SELinux are switches that change the behavior of the SELinux policy. They can be disabled or enabled. To manage the SELinux booleand you'll use the following commands:

getsebool <boolean>
getsebool -a
setsebool
setsebool -P
semanage boolean -l
  • getsebool will display a SELinux boolean, while -a will show them all
  • setsebool will change a boolean, while -P will make the change persistent
  • semanage boolean -l will how if the boolean is set persistent

> Note that packages with SELinux booleans can be found by looking for a manpage like this: man -k '_selinux'

Example

So another example to show you what this might mean. Say you want your webserver also to manage some files in home directories. Even if you would add your home directory on the way described above this will not work since there is a boolean preventing this.

First, let's take a look at the httpd related booleans:

[root@localhost ~]# getsebool -a | grep httpd
allow_httpd_anon_write --> off
allow_httpd_mod_auth_ntlm_winbind --> off
allow_httpd_mod_auth_pam --> off
allow_httpd_sys_script_anon_write --> off
httpd_builtin_scripting --> on
httpd_can_check_spam --> off
httpd_can_network_connect --> off
httpd_can_network_connect_cobbler --> off
httpd_can_network_connect_db --> off
httpd_can_network_memcache --> off
httpd_can_network_relay --> off
httpd_can_sendmail --> off
httpd_dbus_avahi --> on
httpd_enable_cgi --> on
httpd_enable_ftp_server --> off
httpd_enable_homedirs --> off
httpd_execmem --> off
httpd_manage_ipa --> off
httpd_read_user_content --> off
httpd_run_stickshift --> off
httpd_serve_cobbler_files --> off
httpd_setrlimit --> off
httpd_ssi_exec --> off
httpd_tmp_exec --> off
httpd_tty_comm --> on
httpd_unified --> on
httpd_use_cifs --> off
httpd_use_fusefs --> off
httpd_use_gpg --> off
httpd_use_nfs --> off
httpd_use_openstack --> off
httpd_verify_dns --> off

As you can see, there are quite a few and the one we need is disabled. So now, let's enable it:

[root@localhost ~]# setsebool httpd_enable_homedirs on
[root@localhost ~]# getsebool -a | grep http.*homedir
httpd_enable_homedirs --> on

But now, if we look at persistency we see that at the next reboot this will be reset:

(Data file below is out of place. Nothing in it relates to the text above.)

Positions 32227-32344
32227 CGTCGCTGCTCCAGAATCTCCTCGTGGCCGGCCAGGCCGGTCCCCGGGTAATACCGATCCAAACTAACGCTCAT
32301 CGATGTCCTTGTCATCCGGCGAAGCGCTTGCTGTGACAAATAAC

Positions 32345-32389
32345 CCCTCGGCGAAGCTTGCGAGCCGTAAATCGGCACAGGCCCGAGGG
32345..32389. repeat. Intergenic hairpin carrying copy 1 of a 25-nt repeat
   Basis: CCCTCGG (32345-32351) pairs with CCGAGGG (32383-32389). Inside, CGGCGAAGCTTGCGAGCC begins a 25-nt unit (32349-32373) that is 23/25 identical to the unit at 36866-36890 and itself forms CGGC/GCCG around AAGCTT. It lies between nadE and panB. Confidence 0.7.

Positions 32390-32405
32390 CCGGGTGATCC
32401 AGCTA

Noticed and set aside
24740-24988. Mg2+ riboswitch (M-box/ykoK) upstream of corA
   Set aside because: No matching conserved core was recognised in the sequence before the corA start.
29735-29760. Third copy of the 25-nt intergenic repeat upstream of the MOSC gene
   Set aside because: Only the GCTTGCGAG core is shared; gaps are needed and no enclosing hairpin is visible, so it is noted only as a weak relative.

[root@localhost ~]# semanage boolean -l | grep http.*homedir
httpd_enable_homedirs          (on   ,  off)  Allow httpd to read home directories

Now, let's make it persistent:

[root@localhost ~]# setsebool -P httpd_enable_homedirs on
[root@localhost ~]# semanage boolean -l | grep http.*homedir
httpd_enable_homedirs          (on   ,   on)  Allow httpd to read home directories

SELinux and Non Default Home Directories

SELinux is also configured for using default options. I ran into a problem when an application user in a non-default home directory. We use X-redirection but that stopped working because of SELinux. When trying to add the xauth magic cookie we ran into this error:

xauth:  timeout in locking authority file /application/acceptance/appuser/.Xauthority

To solve this error a few steps are required. First of all check if the file already exists. This has to be the case, as I've seen the fix below fail when this was not the case. If not, as the application user create the file with this command:

[appuser@selinuxbox ~]$ touch .Xauthority

Then you need to configure SELinux to include home directory checking through the passwd file. To do so, open the semanage config file and set the usepasswd option to true:

[adminsjoerd@selinuxbox ~]$ sudo vi /etc/selinux/semanage.conf
[adminsjoerd@selinuxbox ~]$ cat /etc/selinux/semanage.conf | grep usepasswd
# usepasswd check tells semanage to scan all pass word records for home directories
#usepasswd=False
usepasswd=True

Then configure the home directory root to be considered as a home directory:

[adminsjoerd@selinuxbox ~]$ sudo semanage fcontext -a -e /home /application/acceptance
Note: in the above command, please do not add an ”/“ at the end, this will break it.

Then, because the home dir already exists, relabel it like this:

[adminsjoerd@selinuxbox ~]$ sudo restorecon -R /application

Which sets these settings in the fcontext and home dirs:

[adminsjoerd@selinuxbox ~]$ sudo semanage fcontext -l | grep appl
...
/application/acceptance = /home

[adminsjoerd@selinuxbox ~]$ ls -lZd /application/acceptance
drwxr-xr-x. appuser appuser system_u:object_r:home_root_t:s0 /application/acceptance

Graphical Tool

There is also a graphical tool available, system-config-selinx, but it's not installed by default. You can install and use it like this:

yum install policycoreutils-gui

system-config-selinx

This is especially useful if you need to do some policy editing, like adding an allowed port for a web server:
redhatselinux01.jpg

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redhatselinux.txt · Last modified: 2014/11/24 14:24 by sjoerd